“Who knows?” Howard said. “Maybe he came up for air now and then. Maybe he was one of those crazy hermit geniuses. Maybe he despised everything up here.”
“He was just crazy,” Leo said.
“Well, sounds like a superb bomb shelter, this place of yours,” Howard said. “Perfect for when some idiot in some other basement who doesn’t know ass from elbow sets off a homemade H-Bomb. It’ll happen someday, believe you me. And then we’ll just go down to Marcus Drucker’s little hidey-hole, safe as roaches.”
“Sam called it a bunker,” I said.
And then fast-forward to the moment with Howard wearing the Fenwick towel around his ample waist as he said the word “bunker.”
He added, “Well, thank god for Marcus Drucker, and no one in the world ever thought they’d say that.”
Using a hotel pen, Howard scratched up a list on the back of our eviction notice. He waved it in the air.
“Leo, while I get dressed, you run down to the place on the corner,” our father said, dropping the paper on the bed closest to the bathroom. “Get everything on that list. And pick up a little breakfast from the Greek place. Make my coffee blonde and sweet. Make sure you and your sister have something substantial like an egg sandwich, sausage — you know — and maybe get some apples or bananas, too. Oh – and get some mineral water. Fresh water may be hard to come by for a day or two.”
“I need some cash,” Leo said as he scanned the list.
“How much witch money’s leftover?”
“Maybe twelve bucks.”
“Hang on.” Howard returned to the bathroom and we heard him rooting around in the cabinet.
“I guess he’s got a stash,” Leo whispered.
As I said this, Howard tossed a clip of bills on the bed, giving us a fixed look as if he wanted to make sure we were on board. He shut the bathroom door behind him. He starting singing one of his old bathroom songs.
“Not bad,” Leo muttered when he picked up the money clip and counted.
After Leo left, I dressed and waited near the bathroom listening to my father massacre a song.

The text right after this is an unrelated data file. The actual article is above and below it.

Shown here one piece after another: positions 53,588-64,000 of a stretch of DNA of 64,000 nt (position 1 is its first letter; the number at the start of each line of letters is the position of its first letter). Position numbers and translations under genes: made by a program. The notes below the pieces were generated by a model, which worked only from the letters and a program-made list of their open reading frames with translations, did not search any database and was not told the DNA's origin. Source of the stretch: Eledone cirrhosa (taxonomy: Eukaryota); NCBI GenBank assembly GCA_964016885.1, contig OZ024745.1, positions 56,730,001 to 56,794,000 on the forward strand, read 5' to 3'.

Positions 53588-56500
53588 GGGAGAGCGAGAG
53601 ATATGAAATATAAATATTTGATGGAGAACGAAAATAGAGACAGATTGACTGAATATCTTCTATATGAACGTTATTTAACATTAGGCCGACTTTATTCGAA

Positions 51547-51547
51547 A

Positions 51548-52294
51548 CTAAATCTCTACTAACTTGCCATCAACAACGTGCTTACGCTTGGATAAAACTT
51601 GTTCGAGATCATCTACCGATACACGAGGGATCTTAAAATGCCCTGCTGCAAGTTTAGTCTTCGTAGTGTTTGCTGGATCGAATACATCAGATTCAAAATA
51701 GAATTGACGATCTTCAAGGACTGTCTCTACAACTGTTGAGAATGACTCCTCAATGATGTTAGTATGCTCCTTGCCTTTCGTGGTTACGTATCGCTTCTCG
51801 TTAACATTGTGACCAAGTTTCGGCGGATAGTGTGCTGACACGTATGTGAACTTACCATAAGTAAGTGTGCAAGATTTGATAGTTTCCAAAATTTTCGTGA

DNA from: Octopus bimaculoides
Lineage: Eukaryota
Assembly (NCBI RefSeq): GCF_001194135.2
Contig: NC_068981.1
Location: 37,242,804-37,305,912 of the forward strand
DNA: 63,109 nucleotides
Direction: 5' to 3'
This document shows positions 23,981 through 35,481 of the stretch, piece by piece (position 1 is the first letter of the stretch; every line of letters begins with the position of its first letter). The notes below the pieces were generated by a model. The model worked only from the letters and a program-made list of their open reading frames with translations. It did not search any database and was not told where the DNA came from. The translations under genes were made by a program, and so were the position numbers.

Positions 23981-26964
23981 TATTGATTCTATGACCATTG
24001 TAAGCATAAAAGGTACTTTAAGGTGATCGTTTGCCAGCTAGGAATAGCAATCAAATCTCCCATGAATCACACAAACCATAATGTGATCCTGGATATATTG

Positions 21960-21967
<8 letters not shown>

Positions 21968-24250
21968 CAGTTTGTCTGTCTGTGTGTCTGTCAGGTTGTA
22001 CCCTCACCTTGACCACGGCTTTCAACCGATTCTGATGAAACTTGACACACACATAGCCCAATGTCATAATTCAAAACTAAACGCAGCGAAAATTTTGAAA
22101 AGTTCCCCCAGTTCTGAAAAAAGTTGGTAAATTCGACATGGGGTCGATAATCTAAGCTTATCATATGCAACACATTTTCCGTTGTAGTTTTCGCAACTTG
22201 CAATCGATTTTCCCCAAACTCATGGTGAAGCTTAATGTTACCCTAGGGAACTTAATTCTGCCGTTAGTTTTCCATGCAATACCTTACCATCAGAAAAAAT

Howard came out of the bathroom all clean, dressed and whistling as if we were going out for a museum day.
“Here’s the deal, sweet pea,” he said as he went to start packing. “Everything can be reversed. Even curses.”
“They can?” I wondered – in my mind only – if we could reverse the famous February day when my mother died, a coelacanth on the deck of a ship.
I went in search of the little mementos of my mother, hidden in places in the room so that no one else could find them.
Once we’d packed everything and I cleaned up — and after Leo returned with breakfast and necessary supplies — we three loaded up and went out into the hall and took the service elevator down to the basement.
I assumed this would be just a day trip, a way to brush off Mrs. Castle and possibly the Orwellian Keystones who wanted to take our father away from us and maybe kidnap us somewhere we didn’t want to go.
When we reached the door at the farthest corner of the laundry room, careful to duck and hide behind something if we thought a maid might see us, I was surprised at the door itself once the trash cans had been rolled back.
I’d expected a door from some magical book or movie, the kind that sparkled in some way or whose knob spoke to you or in turning it, perhaps you’d be transported to another realm.